But with each trip to the basket, the dribbles lowered and intensified, and this loosening ritual started to heat up, every player nodding, bouncing in sync with the vanilla hip-hop coming through the speakers at a respectful volume. The first, sudden Daaamns from the crowd were prompted, it became clear, from the unmistakable report of rims being rocked by our opponents’ pregame dunks. As we slapped the backboard through our layups with comparative inadequacy, I could feel all of us resisting the uncomfortable temptation to stop and admire the East side’s athletic displays. Even if they were bigger, more talented, and otherwise superior, they needed to be treated like the competition. We were sharing the court for a reason, and needed to strut accordingly.

But a clear signal traveled through the diminutive West side, strangers though we may have been to one another: If you got ’em, smoke ’em. If you were being coy with your previous layups and pullup jumpers, this was the point at which you upgraded to hurling yourself up and at the rim with meaning. And I was good for it in that night’s layup line, the sense of occasion—a college gym, accomplished teammates and opponents, the confidence-affirming “all-star” designation—providing enough extra lift to allow me one, then two, then three two-handed dunks, and an instantly elevated respect from my surprised new teammates.

The game was closer than expected in the first half, and we even led after the first quarter.

It was high-scoring, per all-star protocol, since defensive efforts were reduced as everyone blithely traded imaginatively orchestrated baskets. And in the course of this brisk action I was, as announcers like to declare, “a nonfactor.” Their big guys were meeting with limited resistance, while our bigger guys were keeping the game close with surprising success from outside. But I wasn’t having much luck from anywhere on the floor, taking uncharacteristically few shots and otherwise failing to find a way to get meaningfully involved.

As we approached halftime, the score still close, I was subbed in again to match up with the East’s shooting guard. Well-rested and revved up from self-directed frustration about my lost or overlooked opportunities up to that point, I overplayed the passing lane toward the top of the opponent’s 3-point line and stepped in to steal a pass. I was suddenly, climactically presented with a wide-open, direct path to self-actualization.

As I rushed down the court with the ball in my uncontested possession, two short steps ahead of my lone pursuer, time did not, I regret to report, slow into focus or calm. I knew my preferred angle of approach was from the left, so I consciously drifted to that side, allowing the scrambling defender to shorten our separation, his determined steps peripherally visible. It took me five, perhaps six dribbles to travel the 60 or 70 feet separating me and my target. I was overwhelmed by a swell of eye-widening anticipation at this opportunity to punch the ball through a yielding, waiting rim, the logical and just and dramatically fulfilling culmination of the basketball career I knew was nearing its end. I could feel my entire nervous system, in league with my flushed, overactivated sense of imminently realized destiny, standing at attention. Years of wistful projection were thrillingly, publicly resolved into a hurried, bounding, eager dribble down the near middle of the Lakeland Community College court on a springtime Friday night in my 18th year.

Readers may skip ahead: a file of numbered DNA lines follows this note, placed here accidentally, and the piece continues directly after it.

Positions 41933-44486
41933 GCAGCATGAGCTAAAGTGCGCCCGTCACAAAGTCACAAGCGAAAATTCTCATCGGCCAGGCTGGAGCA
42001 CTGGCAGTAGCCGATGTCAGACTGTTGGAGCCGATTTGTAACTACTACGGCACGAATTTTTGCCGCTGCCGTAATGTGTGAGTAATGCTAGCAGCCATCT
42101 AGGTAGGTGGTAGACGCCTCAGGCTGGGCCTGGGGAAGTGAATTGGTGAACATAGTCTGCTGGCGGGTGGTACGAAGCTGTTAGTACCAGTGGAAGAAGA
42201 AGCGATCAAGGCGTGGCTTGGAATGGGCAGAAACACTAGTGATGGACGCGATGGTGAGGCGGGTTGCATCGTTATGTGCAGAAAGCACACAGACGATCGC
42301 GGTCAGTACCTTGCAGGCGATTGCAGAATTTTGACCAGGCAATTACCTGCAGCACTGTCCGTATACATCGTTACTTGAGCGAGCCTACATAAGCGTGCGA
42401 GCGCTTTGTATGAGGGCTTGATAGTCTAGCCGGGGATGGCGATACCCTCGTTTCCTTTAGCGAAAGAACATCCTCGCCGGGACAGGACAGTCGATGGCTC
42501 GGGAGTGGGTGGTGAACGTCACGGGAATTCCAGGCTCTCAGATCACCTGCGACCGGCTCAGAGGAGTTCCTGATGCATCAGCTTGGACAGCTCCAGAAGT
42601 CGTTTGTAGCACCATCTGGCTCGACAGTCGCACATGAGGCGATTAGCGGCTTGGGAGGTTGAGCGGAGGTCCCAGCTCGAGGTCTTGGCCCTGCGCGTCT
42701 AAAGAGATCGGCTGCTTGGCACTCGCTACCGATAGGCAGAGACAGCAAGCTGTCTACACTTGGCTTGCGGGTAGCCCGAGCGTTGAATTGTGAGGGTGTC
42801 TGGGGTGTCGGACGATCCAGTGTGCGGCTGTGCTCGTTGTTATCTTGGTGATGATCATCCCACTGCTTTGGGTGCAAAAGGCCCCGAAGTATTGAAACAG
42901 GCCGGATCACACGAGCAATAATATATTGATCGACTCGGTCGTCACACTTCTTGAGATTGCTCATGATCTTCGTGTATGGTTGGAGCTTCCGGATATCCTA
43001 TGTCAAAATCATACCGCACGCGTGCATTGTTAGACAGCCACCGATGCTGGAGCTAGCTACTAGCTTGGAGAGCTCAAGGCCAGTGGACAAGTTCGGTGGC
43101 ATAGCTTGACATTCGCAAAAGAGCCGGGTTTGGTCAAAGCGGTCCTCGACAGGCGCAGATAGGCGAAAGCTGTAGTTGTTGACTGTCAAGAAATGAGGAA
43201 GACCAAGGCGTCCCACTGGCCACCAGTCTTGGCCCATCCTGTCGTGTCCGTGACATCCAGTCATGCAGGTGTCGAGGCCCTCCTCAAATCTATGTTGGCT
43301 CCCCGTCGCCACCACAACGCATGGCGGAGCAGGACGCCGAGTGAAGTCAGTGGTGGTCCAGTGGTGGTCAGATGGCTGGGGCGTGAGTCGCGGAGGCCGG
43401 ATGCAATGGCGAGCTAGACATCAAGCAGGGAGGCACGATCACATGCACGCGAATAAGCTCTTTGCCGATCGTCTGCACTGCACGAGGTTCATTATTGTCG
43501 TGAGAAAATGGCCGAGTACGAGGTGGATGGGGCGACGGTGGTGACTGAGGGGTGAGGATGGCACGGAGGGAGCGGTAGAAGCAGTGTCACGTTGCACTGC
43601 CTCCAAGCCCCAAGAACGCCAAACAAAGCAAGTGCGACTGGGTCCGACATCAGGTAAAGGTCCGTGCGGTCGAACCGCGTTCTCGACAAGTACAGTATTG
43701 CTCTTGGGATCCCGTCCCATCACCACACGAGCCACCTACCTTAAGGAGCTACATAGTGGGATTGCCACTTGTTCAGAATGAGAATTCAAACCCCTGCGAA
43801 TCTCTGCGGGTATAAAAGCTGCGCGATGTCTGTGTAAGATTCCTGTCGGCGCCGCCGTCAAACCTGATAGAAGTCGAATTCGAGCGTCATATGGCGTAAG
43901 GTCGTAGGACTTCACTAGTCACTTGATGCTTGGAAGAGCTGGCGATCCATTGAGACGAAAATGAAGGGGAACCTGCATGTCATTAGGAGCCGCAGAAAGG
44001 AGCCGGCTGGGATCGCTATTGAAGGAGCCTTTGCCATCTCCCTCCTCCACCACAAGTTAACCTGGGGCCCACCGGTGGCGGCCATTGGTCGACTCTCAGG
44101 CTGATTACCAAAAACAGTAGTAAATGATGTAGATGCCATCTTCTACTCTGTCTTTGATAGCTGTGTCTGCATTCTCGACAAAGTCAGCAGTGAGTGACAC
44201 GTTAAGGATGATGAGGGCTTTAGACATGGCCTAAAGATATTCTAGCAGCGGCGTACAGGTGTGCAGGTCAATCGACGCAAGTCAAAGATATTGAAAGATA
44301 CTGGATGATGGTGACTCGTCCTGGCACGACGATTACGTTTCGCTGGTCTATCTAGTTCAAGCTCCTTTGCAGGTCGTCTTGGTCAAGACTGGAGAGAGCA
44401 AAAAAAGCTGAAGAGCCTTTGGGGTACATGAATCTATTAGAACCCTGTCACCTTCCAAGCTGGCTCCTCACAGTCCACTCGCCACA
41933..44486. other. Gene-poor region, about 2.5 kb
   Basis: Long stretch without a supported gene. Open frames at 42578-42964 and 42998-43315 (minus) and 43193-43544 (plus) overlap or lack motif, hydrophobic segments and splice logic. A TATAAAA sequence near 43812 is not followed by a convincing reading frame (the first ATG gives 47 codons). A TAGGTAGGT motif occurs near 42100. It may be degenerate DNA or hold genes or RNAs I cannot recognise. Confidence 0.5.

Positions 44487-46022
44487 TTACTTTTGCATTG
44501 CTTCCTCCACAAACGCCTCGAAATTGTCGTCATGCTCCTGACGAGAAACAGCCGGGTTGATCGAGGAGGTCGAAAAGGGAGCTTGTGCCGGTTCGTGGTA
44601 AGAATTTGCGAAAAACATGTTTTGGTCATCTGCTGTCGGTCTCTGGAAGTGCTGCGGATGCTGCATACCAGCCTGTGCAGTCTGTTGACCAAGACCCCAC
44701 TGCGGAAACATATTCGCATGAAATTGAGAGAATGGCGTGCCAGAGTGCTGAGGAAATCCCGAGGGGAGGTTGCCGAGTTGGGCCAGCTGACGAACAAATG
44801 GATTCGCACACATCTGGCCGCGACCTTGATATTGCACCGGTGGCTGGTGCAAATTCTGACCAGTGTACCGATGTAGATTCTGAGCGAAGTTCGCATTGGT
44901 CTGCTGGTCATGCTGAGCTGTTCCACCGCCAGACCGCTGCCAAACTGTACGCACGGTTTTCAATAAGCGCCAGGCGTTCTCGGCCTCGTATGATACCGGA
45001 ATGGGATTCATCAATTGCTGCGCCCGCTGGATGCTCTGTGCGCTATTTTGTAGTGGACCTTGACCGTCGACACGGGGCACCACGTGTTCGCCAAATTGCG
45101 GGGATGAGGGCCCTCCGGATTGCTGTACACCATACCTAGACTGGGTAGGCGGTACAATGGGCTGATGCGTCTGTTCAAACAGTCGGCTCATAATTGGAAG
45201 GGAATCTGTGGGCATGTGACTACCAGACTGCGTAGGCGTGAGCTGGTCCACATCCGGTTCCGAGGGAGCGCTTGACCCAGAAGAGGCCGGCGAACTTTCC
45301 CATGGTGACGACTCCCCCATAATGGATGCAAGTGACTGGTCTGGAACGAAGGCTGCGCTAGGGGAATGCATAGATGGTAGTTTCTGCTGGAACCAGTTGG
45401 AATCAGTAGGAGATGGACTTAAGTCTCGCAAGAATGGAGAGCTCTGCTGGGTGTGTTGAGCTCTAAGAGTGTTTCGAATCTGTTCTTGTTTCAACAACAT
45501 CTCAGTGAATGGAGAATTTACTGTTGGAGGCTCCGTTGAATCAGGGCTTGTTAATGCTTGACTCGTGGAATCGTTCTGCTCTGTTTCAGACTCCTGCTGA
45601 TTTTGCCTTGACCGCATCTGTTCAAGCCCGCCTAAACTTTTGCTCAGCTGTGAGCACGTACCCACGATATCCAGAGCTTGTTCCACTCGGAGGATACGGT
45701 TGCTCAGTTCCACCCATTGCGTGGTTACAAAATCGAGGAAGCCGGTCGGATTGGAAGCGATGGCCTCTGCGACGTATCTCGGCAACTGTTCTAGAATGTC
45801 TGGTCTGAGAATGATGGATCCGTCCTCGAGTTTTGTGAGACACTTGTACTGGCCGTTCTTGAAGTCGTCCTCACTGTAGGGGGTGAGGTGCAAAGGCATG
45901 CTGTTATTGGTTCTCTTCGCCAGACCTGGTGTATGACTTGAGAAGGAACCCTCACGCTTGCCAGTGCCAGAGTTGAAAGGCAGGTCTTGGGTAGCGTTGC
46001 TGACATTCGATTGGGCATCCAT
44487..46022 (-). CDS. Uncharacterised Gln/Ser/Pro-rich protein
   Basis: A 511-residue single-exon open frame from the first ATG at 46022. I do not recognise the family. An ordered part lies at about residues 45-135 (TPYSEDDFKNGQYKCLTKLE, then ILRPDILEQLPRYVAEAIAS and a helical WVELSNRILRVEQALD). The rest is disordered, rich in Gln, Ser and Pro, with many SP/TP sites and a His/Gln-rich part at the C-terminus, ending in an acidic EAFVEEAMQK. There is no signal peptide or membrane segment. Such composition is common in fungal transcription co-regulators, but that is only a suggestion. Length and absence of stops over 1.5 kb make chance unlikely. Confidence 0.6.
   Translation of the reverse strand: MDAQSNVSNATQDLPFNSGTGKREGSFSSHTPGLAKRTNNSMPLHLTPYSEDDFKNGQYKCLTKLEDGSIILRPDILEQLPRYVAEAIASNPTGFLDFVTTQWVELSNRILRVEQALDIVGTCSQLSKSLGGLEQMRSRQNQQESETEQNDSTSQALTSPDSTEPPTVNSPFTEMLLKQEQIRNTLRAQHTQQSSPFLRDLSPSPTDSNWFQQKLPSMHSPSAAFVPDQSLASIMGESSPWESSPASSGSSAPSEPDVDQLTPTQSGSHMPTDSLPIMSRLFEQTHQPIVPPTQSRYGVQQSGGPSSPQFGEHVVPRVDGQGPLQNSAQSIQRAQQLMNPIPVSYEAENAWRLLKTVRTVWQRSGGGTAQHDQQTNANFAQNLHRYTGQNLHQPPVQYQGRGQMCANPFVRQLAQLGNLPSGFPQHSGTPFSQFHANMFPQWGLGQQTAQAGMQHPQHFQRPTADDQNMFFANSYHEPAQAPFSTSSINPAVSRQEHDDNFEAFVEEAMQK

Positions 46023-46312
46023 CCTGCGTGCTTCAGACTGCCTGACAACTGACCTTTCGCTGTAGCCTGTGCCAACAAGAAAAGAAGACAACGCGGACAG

As I entered the left-ish side of the key, still too central for my liking, it was time to conclude the dribble to gather force for the jump, even as the defender started timing his own contradictory ascent. Maybe I smiled expectantly as I rose up. Maybe I intuitively steeled my gaze as I strained and stretched both arms, ball between fingers, toward the center-right edge of the rim. Whatever my expression, my mind’s eye narrowed skeptically in the flash of worry in which I microsuspected that I had taken off a beat too soon, or allowed myself to float two inches too far right, as I reared back my raised arms with perhaps excessive torque and mimicked flair. As my eyes rose closer to the rim I was among the Sultans, one of the pantheon of players who had ever or would ever dunk in a game.

And then the catapulting thwamp. My hands crashed down indignantly onto the rim. But instead of sending the ball down and through the opening, the bending of the rim stalled and rattled the ball briefly across that circular void, before my release of the rim launched the ball out. I looked up to see the ball flying back toward half-court in a soul-dissolving, time-arresting parabola I can still see today.

Circumstance had delivered to me the long-summoned opportunity: to complete my playing days with a very specific wish fulfilled. In that moment, I had an opening. So I jumped at it. I missed. “Well, hey, you tried, man,” said a teammate I can’t quite picture as we jogged off the court at halftime, a well-intended, shoulder-clapping attempt at consolation to take into intermission. Those quiet 15 minutes in the locker room proved to be the most philosophically eventful stretch of my brief, basketballing life, as the certainty that I would store this sensation in an especially secure part of my memory bank became painful and plain. That same teammate stopped by for one more kind word: “And there’s still the second half!”